The legal battle for control of the Consumer Financial Protection Bureau began in earnest Monday morning as Leandra English and Mick Mulvaney – Trump’s OMB director and his pick to lead the CFPD until a new director can be confirmed - have both asserted authority over the agency’s staff, something that is bound to create tremendous confusion until a federal district judge delivers a final ruling.
Mulvaney arrived at the bureau’s Washington headquarters Monday morning carrying bags of donuts from Dunkin Donuts. Meanwhile, English sent an email to CFPB staff where she identified herself as the interim director of the agency, according to Reuters.
An hour later, Mulvaney followed up with an email of his own, instructing staffers to “please disregard” English and inviting them to his office on the fourth floor for coffee and donuts.
Apparently, Mulvaney’s free donuts were a hit with the CFPB staff...
Mulvaney has already held at least one meeting with the agency’s senior staff...
Per anonymous sources cited by Bloomberg, the tide seemed to be turning against English inside the agency as agency division heads alerted staff workers that they should follow the guidance written Nov. 25 by CFPB General Counsel Mary McLeod stating that Mulvaney was acting director.
Still, legal experts claimed that McLeod’s guidance won’t be enough to resolve the dispute – something that will inevitably require a court ruling.
“There is no way for this to get resolved short of court intervention,” said Alan Kaplinsky, a lawyer at Ballard Spahr who has represented big banks in lawsuits against the CFPB. “The CFPB will be paralyzed until we figure out who is in charge."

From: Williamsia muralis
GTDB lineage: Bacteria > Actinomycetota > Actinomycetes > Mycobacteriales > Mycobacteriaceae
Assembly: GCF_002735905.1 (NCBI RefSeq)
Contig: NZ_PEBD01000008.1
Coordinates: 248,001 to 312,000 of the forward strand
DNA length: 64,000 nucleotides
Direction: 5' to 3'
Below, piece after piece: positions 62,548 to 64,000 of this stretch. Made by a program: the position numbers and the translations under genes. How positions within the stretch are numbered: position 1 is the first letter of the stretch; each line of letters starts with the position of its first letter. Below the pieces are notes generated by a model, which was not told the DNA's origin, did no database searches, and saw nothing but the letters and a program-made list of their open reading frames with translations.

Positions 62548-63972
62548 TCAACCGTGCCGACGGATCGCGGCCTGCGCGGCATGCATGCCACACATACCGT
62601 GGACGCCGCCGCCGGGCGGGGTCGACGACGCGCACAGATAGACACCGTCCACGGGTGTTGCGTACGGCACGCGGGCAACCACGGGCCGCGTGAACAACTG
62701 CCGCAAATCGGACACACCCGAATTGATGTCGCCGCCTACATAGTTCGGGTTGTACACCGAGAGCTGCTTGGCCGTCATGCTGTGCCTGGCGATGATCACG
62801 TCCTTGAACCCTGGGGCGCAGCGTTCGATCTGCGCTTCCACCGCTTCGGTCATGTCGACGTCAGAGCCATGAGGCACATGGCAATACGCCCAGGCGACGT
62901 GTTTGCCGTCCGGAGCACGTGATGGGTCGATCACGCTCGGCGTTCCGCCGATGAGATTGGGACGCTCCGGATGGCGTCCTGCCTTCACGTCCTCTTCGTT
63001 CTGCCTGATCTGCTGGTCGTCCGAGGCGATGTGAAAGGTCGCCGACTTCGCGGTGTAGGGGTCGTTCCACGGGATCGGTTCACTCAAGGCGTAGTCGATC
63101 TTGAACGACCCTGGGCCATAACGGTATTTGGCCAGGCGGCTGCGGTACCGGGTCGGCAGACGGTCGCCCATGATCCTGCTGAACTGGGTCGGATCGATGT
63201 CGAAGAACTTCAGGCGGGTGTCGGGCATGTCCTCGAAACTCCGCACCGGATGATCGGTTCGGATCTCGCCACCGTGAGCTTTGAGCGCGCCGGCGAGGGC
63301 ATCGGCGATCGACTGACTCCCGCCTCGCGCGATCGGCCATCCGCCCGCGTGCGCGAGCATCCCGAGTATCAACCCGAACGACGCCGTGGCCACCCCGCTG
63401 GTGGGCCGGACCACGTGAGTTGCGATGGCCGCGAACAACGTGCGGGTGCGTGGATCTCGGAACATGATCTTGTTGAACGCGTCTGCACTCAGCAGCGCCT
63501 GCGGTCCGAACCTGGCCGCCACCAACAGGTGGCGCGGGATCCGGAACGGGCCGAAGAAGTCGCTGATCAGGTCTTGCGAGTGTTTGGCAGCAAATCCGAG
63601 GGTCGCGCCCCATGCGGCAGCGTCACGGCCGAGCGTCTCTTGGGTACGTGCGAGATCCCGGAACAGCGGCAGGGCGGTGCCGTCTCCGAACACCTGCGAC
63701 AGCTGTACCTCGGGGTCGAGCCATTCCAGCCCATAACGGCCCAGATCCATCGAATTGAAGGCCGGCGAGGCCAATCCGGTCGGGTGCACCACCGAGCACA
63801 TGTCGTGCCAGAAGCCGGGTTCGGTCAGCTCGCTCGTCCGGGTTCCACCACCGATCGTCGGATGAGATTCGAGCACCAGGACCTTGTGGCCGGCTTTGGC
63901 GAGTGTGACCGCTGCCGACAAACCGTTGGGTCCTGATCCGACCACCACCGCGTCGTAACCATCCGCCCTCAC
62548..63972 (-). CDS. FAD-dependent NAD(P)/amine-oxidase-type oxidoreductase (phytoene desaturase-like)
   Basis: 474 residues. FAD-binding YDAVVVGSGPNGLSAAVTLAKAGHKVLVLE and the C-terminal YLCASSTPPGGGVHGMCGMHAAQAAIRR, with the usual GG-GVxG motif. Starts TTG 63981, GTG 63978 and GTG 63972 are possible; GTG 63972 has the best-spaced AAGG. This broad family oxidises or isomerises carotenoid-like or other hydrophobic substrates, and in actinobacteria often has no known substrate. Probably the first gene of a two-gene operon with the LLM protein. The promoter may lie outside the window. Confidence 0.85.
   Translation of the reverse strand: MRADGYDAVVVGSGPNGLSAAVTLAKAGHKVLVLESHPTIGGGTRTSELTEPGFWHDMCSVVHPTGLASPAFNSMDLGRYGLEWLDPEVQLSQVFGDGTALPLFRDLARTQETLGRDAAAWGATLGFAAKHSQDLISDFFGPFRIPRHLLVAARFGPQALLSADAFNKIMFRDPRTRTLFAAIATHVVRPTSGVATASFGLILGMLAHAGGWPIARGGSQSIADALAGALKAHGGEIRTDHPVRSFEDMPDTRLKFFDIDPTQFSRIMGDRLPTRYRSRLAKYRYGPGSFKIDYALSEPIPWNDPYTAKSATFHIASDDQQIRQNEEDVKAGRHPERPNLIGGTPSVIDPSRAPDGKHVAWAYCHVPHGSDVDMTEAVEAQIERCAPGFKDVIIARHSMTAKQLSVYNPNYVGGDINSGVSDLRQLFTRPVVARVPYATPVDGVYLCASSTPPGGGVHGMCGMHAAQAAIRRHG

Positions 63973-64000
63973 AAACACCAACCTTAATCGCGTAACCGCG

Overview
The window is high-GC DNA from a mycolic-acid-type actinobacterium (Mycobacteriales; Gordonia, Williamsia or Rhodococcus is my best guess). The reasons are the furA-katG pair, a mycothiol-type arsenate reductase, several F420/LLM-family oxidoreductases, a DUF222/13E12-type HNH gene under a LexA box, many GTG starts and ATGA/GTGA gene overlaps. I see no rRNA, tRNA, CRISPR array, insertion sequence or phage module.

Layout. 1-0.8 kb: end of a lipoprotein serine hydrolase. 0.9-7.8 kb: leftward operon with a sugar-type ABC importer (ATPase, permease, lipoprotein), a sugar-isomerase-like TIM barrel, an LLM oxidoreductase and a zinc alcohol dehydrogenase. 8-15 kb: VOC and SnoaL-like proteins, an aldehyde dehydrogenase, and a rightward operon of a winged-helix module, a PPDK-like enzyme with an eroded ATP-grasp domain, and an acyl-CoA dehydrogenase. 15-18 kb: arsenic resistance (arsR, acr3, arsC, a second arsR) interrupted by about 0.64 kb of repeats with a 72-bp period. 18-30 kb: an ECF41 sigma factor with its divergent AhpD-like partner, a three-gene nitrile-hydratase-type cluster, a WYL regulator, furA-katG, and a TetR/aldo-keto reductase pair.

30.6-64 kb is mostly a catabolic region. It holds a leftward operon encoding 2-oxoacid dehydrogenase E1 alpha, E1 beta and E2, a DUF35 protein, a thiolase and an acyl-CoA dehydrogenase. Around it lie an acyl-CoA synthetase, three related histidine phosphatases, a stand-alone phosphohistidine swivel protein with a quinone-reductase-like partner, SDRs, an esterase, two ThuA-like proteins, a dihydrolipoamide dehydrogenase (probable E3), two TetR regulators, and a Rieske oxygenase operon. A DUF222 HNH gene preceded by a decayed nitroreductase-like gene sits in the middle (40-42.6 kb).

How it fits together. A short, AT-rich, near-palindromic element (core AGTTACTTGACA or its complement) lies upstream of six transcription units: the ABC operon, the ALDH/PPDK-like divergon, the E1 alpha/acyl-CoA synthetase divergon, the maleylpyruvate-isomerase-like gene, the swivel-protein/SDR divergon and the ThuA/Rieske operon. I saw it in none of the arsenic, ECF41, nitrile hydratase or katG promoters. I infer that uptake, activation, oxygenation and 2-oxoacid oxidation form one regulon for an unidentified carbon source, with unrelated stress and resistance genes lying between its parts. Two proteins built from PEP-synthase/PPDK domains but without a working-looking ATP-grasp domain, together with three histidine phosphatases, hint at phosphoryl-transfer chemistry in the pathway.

Of course, Democrats and other law experts disagree. Cordray defended his decision to name English by citing a Dodd-Frank Act provision that puts a deputy director in charge when the director is absent.
“Trump’s attempt to install Mulvaney as interim successor is null and void,” Laurence Tribe, a law professor at Harvard University who did a stint at the Justice Department during the Obama administration, said on Twitter. “This has the makings of a constitutional crisis."
To be sure, there’s one way Trump could settle the issue once and for all: Swiftly appoint a permanent director. Republican Senator John Thune said Sunday that Republicans in the senate would process such an appointment “as quickly as possible."
Meanwhile, Reuters reported that English is set to meet with Massachusetts Sen. Elizabeth Warren to discuss Trump’s pick to lead the agency.
Whatever Warren's next course of action might be, there’s one thing she can’t change: Mulvaney is already effectively running the agency. And it would take a court ruling to change that.